The Collaborator

The writer analyses what makes columnists like Gideon Levy tick.

Rabbi Shmully Hecht,

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צילום: ערוץ 7

Gideon Levy has reached a new low in his unrelenting campaign to prove to the world how humanistic he is by slandering the Jewish State. Levy may see himself as the leading proponent of the sad fantasy that the more one attacks Israel and those who safeguard its preservation, the sooner those who hate the miraculous homeland of the Jews will realize that we are a people who deserve safety, security and sovereignty.

In fact, while the Levy's of the world fool themselves, those who hate Israel and pray for its dismantling are only too happy to hear in minute detail what a monstrous creation Israel is and by extension how guilty the Jewish people are for existing and refusing to commit suicide.

This time around,

Levy compares the proposed mandatory  tour of Israeli students to Hebron to Holocaust trips which are designed, as he sees it in twisted logic, to champion Jews above all others and to deny the history of non-Jews. Levy fears that Israeli students will return from Hebron “shocked and nationalist,” and he is certainly right if by shocked he means profoundly impressed with the length and continuity of Jewish “occupation” of the Holy Land, and nationalist in the sense of wanting to preserve this legacy which is unrivaled in time and passion. 

In fact there are similarities between the two locations, though one a place of birth and the other of death, namely that besides being unique sites, Hebron and Aushwitz were also the locations of simple Jewish life as long as Jews were able to live in them unmolested by hatred and murdered outright. Hebron is not only historic it was a place of every-day Jewish life for thousands of years, continuing even after the destruction of the Second Temple, as was the town called by Jews "Oshpitsin" that was the site of a camp 90% of whose victims were adherents to the Hebrew faith. So, in fact, a trip organized by Jews for young Jews to historic Jewish sites is really not so much an act of aggression but of self-preservation.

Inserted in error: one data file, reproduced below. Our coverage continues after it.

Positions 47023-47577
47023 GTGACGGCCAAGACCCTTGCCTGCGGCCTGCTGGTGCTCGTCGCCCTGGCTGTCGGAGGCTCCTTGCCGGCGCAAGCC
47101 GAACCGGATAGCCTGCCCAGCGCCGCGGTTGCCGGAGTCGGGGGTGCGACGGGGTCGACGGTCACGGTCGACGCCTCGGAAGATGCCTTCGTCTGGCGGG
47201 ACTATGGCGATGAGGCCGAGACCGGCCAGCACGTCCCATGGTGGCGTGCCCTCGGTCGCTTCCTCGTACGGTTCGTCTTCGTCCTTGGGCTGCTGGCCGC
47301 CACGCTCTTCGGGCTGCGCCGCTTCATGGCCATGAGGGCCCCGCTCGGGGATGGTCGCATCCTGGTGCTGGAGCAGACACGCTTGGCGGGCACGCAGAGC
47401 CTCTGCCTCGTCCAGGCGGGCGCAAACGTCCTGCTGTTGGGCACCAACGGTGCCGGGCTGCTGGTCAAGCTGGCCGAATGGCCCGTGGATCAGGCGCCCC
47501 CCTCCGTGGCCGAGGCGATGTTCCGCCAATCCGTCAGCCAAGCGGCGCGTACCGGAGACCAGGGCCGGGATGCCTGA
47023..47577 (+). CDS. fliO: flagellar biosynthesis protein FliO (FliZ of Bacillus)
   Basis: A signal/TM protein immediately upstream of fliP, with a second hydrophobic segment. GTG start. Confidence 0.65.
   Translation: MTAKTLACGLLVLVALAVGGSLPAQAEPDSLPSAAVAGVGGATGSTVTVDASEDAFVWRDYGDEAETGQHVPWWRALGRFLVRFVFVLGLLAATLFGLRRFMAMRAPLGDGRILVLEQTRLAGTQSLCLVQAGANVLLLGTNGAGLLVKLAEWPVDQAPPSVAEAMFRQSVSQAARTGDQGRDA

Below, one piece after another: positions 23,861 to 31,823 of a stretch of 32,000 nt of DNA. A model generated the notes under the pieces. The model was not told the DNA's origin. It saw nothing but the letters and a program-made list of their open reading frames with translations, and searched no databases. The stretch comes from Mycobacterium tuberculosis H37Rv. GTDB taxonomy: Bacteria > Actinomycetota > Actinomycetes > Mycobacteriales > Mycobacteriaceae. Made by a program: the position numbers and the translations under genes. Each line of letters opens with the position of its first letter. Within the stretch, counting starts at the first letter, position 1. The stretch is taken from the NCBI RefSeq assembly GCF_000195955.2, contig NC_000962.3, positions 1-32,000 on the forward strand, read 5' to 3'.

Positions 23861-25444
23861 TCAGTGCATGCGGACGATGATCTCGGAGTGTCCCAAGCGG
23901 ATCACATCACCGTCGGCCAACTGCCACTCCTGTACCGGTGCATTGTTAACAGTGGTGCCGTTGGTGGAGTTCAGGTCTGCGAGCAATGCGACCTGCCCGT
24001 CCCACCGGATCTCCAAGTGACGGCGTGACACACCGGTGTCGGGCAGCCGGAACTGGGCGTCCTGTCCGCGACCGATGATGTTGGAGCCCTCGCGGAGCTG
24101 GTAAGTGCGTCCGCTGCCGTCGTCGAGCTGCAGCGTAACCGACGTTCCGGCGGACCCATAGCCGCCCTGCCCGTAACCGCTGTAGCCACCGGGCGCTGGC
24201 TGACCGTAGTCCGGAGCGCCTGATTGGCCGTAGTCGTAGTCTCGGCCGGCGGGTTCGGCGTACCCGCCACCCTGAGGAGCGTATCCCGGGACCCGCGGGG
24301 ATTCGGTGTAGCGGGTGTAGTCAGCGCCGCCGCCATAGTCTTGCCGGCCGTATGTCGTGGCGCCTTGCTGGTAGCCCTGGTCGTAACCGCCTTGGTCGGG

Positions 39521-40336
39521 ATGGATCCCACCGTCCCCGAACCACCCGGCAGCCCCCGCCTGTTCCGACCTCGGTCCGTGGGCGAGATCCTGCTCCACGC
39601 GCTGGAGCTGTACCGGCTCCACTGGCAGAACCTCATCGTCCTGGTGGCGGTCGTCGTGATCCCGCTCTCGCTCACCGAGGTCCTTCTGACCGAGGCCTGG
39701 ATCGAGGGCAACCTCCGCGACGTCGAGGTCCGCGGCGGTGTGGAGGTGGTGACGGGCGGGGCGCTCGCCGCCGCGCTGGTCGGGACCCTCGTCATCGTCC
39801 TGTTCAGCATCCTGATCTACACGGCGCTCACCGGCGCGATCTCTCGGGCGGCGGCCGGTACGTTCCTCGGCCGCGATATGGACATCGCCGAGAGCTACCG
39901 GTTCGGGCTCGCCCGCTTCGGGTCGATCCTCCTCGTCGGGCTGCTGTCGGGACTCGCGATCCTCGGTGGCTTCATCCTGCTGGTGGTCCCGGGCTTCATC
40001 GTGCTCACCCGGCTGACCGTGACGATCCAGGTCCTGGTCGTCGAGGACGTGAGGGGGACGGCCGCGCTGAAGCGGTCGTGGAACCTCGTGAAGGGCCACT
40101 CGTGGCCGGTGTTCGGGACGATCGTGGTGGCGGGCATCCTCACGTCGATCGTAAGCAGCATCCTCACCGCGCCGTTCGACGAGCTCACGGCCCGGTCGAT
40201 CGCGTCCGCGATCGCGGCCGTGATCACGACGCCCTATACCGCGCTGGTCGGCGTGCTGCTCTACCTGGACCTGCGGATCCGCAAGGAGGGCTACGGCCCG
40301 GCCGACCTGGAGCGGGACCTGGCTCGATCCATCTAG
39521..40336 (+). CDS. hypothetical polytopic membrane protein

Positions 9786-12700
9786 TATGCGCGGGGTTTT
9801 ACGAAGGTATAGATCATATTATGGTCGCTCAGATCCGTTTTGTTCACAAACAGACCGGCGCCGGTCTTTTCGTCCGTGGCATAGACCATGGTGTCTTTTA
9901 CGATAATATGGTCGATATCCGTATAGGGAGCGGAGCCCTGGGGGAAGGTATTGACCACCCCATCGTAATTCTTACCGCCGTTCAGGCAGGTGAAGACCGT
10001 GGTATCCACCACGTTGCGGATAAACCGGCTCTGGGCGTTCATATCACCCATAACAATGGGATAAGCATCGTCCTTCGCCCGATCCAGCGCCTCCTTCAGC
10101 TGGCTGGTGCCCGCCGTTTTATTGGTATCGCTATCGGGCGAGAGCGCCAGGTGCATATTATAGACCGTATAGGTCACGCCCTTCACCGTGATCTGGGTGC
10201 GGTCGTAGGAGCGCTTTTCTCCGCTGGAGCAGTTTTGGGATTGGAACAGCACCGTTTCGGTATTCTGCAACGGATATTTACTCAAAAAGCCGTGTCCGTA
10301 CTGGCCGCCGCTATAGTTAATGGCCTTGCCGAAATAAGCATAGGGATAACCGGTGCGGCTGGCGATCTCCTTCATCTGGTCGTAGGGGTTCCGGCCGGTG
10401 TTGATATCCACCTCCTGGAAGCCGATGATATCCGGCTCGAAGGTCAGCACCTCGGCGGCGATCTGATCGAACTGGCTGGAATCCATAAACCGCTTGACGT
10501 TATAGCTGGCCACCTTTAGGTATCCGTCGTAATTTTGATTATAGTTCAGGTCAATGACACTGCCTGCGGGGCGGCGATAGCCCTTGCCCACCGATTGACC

What Levy rudely chides as a “safari” of students visiting under the necessary watch of the IDF is nothing more or less than the youth of a people visiting the home of their spiritual ancestors.  As for scoffing at the resting place of the Patriarch Abraham, the father of Monotheism needs no defense from Gideon Levy. Levy might consider, however, that without Abraham there would be no Jewish people to which he was born and from whom he has been nourished, no State of Israel to  protect his free speech, and no Ha’aretz newspaper in which to lambast his own people to the delight of their sworn enemies.

The “occupied Tomb of the Patriarchs,” as Levy describes it, is indeed occupied by the Jewish people; the descendants and heirs of its original inhabitants. A recent letter from several hundred American rabbis to radio host Glenn Beck, rebukes him for comments about holocaust survivor George Soros. It is true that  we should never judge Jewish collaborators who were attempting to survive their own murder by the Nazis.

That said, perhaps another similarity between the death camps of Europe and Hebron, since Levy is so eager to find one, is that in both places we find the kapo who sides with those who would destroy the Jews. Only Levy knows the motives of his heart and mind, but given the ease and seeming joy with which he attacks the symbols of Jewish sovereignty, he should not be taken as a defender of Israel or the Jewish People, by anybody. Perhaps the opposite……